Review: Narrative Clip

I am always watching you. Well, not me exactly, but the tiny camera I have clipped to my shirt pocket is.

The Narrative Clip is always on, and it collects images of whoever or whatever is in front of me. It snaps a shot every 30 seconds as I walk around and go about my day. Whatever I see, it sees.

The Narrative is just one of a crop of ever-observant, wearable cameras currently hitting the market. The increasing popularity of these devices — fueled largely by Google Glass — has led to a backlash. They’re sinister, people say. Too much like Big Brother.

But the Narrative Clip (originally a Kickstarter project called Memoto) is arguably less invasive than Glass. It’s much subtler, for one, since it can be worn anywhere on your body and doesn’t have to sit directly on your face. Also, while it syncs your photos to cloud servers when you plug it in at night, it’s not always connected directly to the internet in the way Glass is. And besides, the whole concept behind Narrative — at least, as it was conceived by its Swedish inventors — isn’t to augment reality in real time, but rather to innocently log a photographic diary.

Indeed, photos taken while hiking along the San Francisco Bay waterfront or sharing a memorable meal with a friend at a restaurant proved worthwhile for later reflection. But some of my friends still registered their discomfort when they realized they were being automatically recorded every 30 seconds by the still camera clipped to my shirt. Telling them it wasn’t shooting video (it only shoots still pictures) didn’t sway them much. When my friend Nancy asked me “Is that thing on?” the expression of horror on her face made even me cringe — and I have a copy of that moment to prove it.

The Narrative is shaped like a large tie-clip, a one-inch-plus plastic square with a lens on the front and a metal clip on the back. It comes in white, black, or orange. An accelerometer inside senses which way is “up” and orients your photos properly no matter how you’ve clipped it to yourself. There are no buttons, but by double-tapping on the front of the device, you can take a single shot at any time – you know, like a regular camera. A double-tap will also let you see the remaining battery power as displayed on four LEDs on the side. The only way to power it off is to set it lens-side down, or stick it in a pocket or drawer.

Ostensibly you are supposed to wear it every day to record events (or non-events). It collects ambiance primarily. But it also just might capture that otherwise fleeting, single magic moment which a regular camera could never get naturally. Leave it on all the time to shoot twice a minute, and the Narrative will record more than 2,800 images per day. The camera’s 8GB of memory holds about 4,000 pictures total, so it’s tough to fill it in a single day. The rechargeable battery lasts about 30 hours, and its 5-megapixel (2592×1944) photos come out with about the same quality as an iPhone 4.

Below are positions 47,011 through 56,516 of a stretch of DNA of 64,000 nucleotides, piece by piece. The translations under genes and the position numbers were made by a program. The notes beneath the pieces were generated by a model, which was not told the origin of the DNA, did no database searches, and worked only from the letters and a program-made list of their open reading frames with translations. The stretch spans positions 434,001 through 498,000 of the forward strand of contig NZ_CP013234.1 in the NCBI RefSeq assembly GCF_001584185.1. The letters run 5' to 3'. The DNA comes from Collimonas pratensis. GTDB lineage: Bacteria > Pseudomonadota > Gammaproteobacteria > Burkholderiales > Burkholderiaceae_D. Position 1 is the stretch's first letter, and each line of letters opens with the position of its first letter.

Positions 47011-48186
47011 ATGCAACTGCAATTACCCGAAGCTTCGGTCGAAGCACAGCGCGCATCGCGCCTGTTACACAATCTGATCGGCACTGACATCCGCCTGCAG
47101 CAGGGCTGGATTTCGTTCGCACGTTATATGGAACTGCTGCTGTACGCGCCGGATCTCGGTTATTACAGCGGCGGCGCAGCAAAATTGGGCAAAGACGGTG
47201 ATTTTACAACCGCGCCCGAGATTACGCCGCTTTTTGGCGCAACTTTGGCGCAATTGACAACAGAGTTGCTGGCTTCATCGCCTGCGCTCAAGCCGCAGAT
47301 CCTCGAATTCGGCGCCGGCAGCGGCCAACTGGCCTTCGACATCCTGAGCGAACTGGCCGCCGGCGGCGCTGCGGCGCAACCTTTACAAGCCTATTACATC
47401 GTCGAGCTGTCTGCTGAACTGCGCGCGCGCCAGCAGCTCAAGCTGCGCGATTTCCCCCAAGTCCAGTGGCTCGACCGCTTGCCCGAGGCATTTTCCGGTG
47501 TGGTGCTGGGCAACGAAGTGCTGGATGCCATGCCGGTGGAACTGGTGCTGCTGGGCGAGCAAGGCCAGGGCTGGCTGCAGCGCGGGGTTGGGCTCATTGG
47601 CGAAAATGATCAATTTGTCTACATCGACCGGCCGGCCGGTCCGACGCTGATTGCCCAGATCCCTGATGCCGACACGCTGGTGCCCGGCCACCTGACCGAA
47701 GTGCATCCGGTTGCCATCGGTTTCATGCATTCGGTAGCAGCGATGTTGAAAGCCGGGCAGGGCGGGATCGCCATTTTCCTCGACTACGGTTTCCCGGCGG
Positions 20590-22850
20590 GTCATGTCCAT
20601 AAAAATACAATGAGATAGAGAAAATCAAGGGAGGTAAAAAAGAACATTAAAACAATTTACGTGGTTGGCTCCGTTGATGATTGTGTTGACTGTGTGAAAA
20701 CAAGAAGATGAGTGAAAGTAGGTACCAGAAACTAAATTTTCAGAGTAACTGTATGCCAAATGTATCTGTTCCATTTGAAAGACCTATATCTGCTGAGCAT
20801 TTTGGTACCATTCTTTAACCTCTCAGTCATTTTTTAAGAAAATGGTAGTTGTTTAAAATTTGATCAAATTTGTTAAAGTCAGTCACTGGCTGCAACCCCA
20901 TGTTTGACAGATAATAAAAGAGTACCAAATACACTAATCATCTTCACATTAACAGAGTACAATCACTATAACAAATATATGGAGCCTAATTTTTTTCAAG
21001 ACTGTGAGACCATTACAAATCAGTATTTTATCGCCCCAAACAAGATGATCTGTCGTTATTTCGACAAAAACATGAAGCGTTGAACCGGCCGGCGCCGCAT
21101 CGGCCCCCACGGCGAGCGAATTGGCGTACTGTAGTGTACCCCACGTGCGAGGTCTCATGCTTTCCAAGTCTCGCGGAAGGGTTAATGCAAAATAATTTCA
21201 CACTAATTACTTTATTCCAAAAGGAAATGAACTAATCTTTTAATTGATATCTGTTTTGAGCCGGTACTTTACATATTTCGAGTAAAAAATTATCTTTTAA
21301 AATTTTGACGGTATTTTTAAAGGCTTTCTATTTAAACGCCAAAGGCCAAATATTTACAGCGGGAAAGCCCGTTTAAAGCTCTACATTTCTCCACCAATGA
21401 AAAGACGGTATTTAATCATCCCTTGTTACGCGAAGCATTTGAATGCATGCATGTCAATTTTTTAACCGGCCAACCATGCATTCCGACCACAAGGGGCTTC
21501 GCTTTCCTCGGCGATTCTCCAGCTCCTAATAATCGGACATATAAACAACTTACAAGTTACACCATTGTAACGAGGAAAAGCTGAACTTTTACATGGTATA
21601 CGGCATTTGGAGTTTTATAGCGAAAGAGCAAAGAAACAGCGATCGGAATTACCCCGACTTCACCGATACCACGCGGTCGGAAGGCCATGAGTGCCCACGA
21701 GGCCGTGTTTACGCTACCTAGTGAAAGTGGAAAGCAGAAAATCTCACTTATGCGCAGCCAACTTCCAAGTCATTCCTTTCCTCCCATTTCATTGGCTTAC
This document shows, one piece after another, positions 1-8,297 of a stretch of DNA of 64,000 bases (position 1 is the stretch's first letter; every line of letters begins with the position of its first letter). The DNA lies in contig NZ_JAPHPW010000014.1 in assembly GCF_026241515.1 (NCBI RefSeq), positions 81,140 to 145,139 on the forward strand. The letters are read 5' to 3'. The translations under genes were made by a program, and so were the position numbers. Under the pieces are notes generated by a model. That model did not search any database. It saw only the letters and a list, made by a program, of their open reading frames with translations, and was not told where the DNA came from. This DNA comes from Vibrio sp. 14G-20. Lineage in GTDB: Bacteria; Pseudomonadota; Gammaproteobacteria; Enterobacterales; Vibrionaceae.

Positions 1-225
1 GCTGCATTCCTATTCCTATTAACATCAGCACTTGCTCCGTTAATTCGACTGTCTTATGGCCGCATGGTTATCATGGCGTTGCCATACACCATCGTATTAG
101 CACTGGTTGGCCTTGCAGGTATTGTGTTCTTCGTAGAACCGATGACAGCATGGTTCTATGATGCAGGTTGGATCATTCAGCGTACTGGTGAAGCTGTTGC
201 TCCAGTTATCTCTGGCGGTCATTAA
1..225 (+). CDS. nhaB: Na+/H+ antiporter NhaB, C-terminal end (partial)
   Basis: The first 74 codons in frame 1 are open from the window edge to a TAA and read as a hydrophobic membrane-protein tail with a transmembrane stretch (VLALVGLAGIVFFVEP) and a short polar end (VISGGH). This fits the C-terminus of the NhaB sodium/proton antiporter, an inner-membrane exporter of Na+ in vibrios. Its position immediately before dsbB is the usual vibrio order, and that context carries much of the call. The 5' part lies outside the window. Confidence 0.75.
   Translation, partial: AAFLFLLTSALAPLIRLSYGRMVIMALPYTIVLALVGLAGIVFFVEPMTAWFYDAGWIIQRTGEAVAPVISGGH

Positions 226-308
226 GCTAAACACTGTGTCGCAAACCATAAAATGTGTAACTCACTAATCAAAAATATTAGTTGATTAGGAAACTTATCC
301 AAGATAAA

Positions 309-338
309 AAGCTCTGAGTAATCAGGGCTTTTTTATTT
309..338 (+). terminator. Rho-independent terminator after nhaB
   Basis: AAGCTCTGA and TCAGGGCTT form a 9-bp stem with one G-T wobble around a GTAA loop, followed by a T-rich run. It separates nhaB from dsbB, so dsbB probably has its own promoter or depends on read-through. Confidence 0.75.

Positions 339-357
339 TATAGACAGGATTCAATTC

At the end of the day when you connect your Narrative to your computer’s USB port, the thousands of pictures are uploaded to Narrative’s servers and, if you want, backed up to your local hard drive. In order to get your photos off the camera, you have to be using the company’s software (it works on Mac OS X and Windows) and you have to be logged in to your Narrative account. The camera doesn’t mount as a regular USB drive, so if you lose it, strangers can’t see your photos. But fire up the smartphone app, log in, and you’ll see all your pictures condensed into a flipbook-style format. Each photo is time-stamped and geotagged, and you can organize the photos in your own way or just leave them in a chronological stack. The software also has some algorithms built in that automatically pick out the “best” photos for you.

The rationale for the Narrative, much like competing devices from GoPro and Autographer, is to take those pictures that might have otherwise not been taken. The best result from my testing: I now have a flipbook of my friend’s baby pugs frolicking, a capture of a moment that’s not only priceless, but would otherwise not have been purposefully recorded. And the dogs didn’t mind the camera always pointing at them. If the guys in the restaurant’s men’s room knew about it, I could have been in trouble. That’s the thing about a wearable camera — you have to remember when to take it off.

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